Monday, September 17, 2018

09.17.18 One woman's trash - Inlay Jewelry, Part 1

Forget your perfect offering
There is a crack in everything
That's how the light gets in

-- Leonard Cohen

This is the chorus of Leonard Cohen's song, Anthem. I've thought about these words a lot over the past few months. When something cracks we often think of it as broken, rather than as simply presenting a new opportunity...and I'm trying to think differently, and more positively, in what seem often to be dark and trying times.

I was really upset when I cracked this spectrolite cabochon. I had ordered it for a custom project, made the bezel, and it broke when I was just about to set it.  I didn't really know what to do with it - I talked to my client, got another stone and finished the piece. I put the broken halves away and didn't think about them again for quite a while.

Almost exactly a year later - while making another custom pendant - I cracked a piece of Kingman turquoise. Same story - new stone, finished, and moved on. opportunity to take advantage of the broken pieces presented itself.  Creative Side Jewelry Academy posted their list of master classes for 2018, and it included inlay setting with Steve Kriechbaum.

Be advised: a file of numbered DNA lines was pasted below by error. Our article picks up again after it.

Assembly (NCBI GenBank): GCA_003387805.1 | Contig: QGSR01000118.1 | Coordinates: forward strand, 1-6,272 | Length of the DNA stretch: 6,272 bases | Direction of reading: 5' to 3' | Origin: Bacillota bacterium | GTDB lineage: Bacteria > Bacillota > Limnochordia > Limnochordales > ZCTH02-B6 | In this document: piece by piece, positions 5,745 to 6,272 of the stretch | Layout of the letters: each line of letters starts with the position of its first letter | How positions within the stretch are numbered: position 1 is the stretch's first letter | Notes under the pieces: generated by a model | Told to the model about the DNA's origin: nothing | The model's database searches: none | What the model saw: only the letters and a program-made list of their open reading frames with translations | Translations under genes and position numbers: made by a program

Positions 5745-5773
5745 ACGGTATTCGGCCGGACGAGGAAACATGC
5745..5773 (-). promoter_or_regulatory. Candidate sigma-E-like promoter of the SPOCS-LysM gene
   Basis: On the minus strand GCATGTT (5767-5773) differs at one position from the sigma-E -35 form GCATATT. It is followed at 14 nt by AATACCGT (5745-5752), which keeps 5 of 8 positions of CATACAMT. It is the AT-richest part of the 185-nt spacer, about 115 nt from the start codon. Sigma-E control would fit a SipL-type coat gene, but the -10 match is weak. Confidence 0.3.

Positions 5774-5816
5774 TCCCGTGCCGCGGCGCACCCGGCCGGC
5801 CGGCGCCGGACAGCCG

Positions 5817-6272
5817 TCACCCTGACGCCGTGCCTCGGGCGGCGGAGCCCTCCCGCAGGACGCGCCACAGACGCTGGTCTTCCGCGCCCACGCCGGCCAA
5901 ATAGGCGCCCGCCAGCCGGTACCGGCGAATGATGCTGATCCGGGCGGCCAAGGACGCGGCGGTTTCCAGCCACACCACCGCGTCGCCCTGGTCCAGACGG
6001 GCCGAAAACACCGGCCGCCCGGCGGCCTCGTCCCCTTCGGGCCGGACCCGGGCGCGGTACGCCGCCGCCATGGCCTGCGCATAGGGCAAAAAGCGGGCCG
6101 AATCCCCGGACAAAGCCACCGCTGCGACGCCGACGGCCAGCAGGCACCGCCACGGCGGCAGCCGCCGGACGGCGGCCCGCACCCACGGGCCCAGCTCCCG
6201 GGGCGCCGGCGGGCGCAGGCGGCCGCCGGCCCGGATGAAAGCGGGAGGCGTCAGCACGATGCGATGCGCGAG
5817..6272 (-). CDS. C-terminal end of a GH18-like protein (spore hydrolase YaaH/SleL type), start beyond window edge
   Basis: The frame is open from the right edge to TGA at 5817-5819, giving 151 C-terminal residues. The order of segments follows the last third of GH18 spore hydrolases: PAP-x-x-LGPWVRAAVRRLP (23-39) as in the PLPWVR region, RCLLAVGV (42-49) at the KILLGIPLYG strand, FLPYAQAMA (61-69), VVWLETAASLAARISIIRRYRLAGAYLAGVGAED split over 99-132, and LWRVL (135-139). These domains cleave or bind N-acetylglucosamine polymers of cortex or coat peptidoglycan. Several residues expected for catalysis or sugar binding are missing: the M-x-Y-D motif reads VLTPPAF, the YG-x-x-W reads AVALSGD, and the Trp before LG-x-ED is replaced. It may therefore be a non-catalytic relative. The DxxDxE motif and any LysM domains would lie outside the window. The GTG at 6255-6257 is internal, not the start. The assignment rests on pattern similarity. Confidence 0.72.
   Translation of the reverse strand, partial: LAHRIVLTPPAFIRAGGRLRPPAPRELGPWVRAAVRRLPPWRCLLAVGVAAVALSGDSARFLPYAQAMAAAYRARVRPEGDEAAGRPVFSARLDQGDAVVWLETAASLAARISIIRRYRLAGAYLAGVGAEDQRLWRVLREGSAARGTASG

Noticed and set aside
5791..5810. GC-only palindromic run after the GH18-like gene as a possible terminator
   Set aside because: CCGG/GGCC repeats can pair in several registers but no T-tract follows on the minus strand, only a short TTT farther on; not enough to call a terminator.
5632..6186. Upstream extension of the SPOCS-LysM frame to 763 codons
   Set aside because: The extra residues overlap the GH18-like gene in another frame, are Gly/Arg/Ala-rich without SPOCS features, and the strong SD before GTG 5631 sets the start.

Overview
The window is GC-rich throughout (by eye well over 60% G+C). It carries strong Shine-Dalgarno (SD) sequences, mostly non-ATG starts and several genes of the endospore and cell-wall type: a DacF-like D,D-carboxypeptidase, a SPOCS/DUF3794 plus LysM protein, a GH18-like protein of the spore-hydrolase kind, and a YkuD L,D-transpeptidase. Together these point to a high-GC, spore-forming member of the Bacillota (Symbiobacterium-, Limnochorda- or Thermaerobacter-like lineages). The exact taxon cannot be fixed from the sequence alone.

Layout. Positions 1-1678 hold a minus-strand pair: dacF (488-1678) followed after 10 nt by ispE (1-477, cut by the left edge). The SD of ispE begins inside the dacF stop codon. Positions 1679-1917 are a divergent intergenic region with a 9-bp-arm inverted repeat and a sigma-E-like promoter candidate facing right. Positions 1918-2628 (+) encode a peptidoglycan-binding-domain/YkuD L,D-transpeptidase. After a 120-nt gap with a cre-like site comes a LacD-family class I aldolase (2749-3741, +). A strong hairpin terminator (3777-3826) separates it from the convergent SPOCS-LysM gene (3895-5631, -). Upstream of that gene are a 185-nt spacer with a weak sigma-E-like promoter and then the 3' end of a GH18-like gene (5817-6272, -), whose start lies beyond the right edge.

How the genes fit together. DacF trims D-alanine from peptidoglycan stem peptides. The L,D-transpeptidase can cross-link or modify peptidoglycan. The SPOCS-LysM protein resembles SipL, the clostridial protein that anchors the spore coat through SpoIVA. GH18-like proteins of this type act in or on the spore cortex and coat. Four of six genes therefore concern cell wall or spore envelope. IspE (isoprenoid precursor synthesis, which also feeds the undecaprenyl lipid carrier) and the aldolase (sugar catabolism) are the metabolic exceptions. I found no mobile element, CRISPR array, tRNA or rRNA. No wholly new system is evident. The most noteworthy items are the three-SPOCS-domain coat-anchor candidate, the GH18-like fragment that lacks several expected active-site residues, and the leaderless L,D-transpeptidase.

I've taken classes with Steve before, and he is a great teacher. So, I signed up and decided I'd take my broken cabochons and see what he could help me do with them.

Inlay is an ancient technique - used with wood, metal and stone - that dates back to the third or forth century BC.  Inlay jewelry is made with either crushed or solid stone.

Photo credit: Hoel's Indian Shop
Native Americans, especially those from the Navajo Nation, are famous for their inlay jewelry using turquoise and coral.  The techniques Steve taught us similar to those used by Navajo jewelers.

In my previous work setting cabochons, the size and shape of the stone dictated the metalwork.  When making inlay jewelry, the reverse is true. The first task in inlay is to fabricate the metal setting, then the stones are cut to fit.

For my class projects, I opted to make earrings...for a couple of reasons...first, I love earrings, and second, the pieces of my broken stones were relatively small which made them ideal candidates for long, narrow settings.

The fabrication of the metal was not significantly different than for a bezel setting. I made rectangular channels  which I would then solder (along with small jump rings for earwires) to backplates, and finish.

Then it was time learn how to use the lapidary equipment.

More about that in the second post about my class.

Until next time.